It Hurts When Bubbles Burst

When the Berlin Wall fell, it marked the end of perhaps the most extensive controlled experiment ever undertaken in economics. One country, divided into two zones: one organised as the archetype of the social market economy, the other on the basis of central planning within a controlled trading bloc. After forty years, the difference in living standards were not just appreciable, but very large – perhaps a factor of two or three. This experience is repeated even more starkly if one compares the post war economy development of Estonia and Finland, or – in the most bizarre comparison of all – North and South Korea.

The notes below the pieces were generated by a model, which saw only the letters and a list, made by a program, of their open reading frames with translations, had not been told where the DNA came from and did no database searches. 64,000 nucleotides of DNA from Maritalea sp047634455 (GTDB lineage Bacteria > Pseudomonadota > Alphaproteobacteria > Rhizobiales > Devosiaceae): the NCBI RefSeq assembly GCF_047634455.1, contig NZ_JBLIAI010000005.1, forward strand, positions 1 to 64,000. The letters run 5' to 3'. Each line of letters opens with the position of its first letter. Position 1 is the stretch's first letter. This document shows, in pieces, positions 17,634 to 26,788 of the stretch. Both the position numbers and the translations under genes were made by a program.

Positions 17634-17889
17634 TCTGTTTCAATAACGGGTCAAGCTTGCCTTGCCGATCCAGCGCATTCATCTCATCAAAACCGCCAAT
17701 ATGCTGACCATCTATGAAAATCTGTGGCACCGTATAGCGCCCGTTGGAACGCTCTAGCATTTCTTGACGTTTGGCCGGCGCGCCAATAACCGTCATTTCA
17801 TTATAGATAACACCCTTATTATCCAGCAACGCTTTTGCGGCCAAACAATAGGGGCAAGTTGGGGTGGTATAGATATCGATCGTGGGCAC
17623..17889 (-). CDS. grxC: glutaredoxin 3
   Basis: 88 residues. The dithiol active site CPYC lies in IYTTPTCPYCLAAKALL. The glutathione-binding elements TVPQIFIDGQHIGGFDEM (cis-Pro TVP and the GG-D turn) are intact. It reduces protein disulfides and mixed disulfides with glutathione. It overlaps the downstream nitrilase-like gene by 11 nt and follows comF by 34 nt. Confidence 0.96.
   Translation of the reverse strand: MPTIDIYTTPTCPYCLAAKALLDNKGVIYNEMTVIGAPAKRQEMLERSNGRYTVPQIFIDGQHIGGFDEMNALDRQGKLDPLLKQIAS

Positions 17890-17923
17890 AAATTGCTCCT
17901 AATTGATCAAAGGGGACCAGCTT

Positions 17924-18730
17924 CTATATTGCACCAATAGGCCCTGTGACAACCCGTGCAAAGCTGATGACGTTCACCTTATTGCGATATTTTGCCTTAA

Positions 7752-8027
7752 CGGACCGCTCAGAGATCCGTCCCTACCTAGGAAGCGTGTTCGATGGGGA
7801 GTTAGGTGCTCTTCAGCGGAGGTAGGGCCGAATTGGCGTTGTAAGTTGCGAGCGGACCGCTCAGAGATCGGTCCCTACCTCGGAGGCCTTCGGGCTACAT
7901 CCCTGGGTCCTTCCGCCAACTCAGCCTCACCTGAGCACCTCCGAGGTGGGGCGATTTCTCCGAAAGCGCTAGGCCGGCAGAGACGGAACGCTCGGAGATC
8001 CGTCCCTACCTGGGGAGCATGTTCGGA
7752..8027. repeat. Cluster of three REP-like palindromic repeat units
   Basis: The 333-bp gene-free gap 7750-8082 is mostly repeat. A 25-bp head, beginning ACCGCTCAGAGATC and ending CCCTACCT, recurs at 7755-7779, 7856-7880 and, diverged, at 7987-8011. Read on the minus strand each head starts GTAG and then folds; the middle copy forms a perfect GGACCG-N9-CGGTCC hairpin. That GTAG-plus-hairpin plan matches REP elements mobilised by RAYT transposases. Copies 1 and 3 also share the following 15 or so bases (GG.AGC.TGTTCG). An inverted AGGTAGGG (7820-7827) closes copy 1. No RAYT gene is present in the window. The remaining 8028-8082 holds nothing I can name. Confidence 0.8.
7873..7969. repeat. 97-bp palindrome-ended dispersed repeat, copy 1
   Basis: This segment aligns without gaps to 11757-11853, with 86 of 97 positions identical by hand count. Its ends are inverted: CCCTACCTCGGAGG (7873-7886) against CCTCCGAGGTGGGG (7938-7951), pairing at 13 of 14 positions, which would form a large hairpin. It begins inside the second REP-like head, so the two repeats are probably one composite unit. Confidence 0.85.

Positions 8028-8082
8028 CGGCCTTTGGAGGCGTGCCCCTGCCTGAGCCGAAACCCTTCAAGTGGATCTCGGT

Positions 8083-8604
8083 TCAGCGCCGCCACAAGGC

That outcome did not seem inevitable before it was observed. In the advanced economies of the West, increased government intervention in the economy was more or less unchecked through the twentieth century. In the 1960s most European governments adopted national economic plans and it was generally assumed that the route to successful development in...

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